There is no ‘right’ way to respond to a new diagnosis. Any emotions you are feeling are entirely valid.
When you receive a diagnosis, the conversation often focuses on the physical experiences of disease.
You may be faced with an overwhelming amount of new information about symptoms, treatment plans, and drug side effects.
A breast cancer diagnosis also comes with an emotional toll.
It can be scary and confusing. It can be accompanied by grief, anxiety, and anger. It can also be isolating — like no one truly understands what you are going through.
The emotional side of a breast cancer diagnosis can also be hard to talk about.
We asked members of the community about the emotional journeys they experienced when facing a new diagnosis.
A diagnosis can feel like a betrayal
“It’s my psyche that’s damaged. I’ve always been in control of my decisions regarding healthcare, finances, life, work, play, and relationships… and this time, I’M NOT.
“It’s that sense of physical betrayal.
“I compare this to a friend’s betrayal: I’ve always been there for you, I took care of all of my bodily requirements. So, Why now? What did I do to you, but nourish, care and love you?” — Tonette
It can feel like mourning a loss
“I cried it out. Then I slept for almost a day. I mourned the loss of my cancer-free life. Eventually, I got tired of crying and sleeping, so I started reading, researching, and deciding what my next steps were going to be.
“I’m still sad about it sometimes but eventually it becomes a sadness that has to find a room between other losses and sadnesses — in between living life.” — Anonymous
There will be ups and downs
“I cried it out, I prayed for peace, wisdom, and strength to endure what’s ahead. It’s OK to have down days but don’t waste time staying down.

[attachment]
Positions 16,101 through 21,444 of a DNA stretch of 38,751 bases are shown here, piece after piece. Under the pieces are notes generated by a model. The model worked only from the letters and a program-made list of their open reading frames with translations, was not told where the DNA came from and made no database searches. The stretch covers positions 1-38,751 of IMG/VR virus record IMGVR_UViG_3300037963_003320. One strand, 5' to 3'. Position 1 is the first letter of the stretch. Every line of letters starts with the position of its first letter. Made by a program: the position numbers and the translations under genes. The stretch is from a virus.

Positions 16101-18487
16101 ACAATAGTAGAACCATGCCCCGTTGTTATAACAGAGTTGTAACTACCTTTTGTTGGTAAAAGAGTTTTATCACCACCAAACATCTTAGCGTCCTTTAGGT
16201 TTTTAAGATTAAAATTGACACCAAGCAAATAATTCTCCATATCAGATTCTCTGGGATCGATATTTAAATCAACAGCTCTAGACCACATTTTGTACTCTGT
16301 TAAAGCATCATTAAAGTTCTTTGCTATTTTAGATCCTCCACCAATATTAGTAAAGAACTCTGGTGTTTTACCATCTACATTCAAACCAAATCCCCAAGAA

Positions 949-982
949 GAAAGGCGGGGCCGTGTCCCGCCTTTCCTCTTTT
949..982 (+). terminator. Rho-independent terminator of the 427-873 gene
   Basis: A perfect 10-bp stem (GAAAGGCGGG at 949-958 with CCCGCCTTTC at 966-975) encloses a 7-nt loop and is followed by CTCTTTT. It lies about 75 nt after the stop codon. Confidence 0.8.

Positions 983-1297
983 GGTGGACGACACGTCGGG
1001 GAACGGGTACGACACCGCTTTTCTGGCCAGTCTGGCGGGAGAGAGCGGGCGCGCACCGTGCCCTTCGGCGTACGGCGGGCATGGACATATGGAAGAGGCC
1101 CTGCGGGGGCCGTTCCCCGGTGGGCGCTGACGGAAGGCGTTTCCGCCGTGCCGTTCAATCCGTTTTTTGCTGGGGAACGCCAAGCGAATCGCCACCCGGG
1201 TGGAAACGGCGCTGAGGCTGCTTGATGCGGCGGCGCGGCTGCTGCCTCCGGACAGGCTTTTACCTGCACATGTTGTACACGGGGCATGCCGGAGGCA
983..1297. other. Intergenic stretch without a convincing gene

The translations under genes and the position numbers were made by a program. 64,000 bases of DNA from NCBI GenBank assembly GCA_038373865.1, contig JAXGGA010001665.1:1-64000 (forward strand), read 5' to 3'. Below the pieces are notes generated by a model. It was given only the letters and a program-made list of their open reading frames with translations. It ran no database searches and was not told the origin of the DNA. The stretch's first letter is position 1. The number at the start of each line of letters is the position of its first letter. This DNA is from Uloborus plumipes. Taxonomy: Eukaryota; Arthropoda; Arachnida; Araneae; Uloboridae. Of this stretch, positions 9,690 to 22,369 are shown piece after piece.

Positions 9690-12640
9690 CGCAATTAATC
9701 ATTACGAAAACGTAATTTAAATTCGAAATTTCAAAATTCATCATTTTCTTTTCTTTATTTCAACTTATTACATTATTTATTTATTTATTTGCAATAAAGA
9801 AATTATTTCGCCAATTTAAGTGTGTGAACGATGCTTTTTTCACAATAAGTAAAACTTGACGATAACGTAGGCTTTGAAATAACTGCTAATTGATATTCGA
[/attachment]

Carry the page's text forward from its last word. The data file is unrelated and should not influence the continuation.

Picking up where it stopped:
“I’ve discovered that life is too short and unpredictable to be sad for too long. Just know that it’s perfectly OK to fall apart, get it together, then fall apart again! It’s a roller coaster with highs and lows.” — Djmorr
It is OK to be angry
“I haven’t, and won’t, cry. I refuse. This is war! I’m more angry than anything else.” — Cindy C.
Starting treatment may help you feel more in control
“Breast cancer takes a huge emotional toll on us, especially when we are first diagnosed. We all feel out of control. Hopefully, when your treatment plan is fully in place, you will feel there is light at the end of the tunnel.” — Jane
Take time to feel
“Your feelings are valid. You don’t have to force the silver lining. Take time to go through your emotional journey. Be resolved to not stay there forever, but also give yourself time to feel.” — Gina
A diagnosis of breast cancer can trigger a wide range of emotions. It’s important to remember that anything you are feeling is entirely valid.
It is OK to grieve. It is OK to feel angry. It is OK to feel hopeful.
It is OK if you can’t put a name to how you are feeling right now and it is OK to take time to figure it out.
Navigating breast cancer is an emotional journey as well as a physical one. Receiving the diagnosis may feel isolating, but you are not alone.
The community gets it and is here for you.
Elinor Hills is an associate editor at Healthline. She’s passionate about the intersection of emotional well-being and physical health as well as how individuals form connections through shared medical experiences. Outside of work, she enjoys yoga, photography, drawing, and spending way too much of her time running.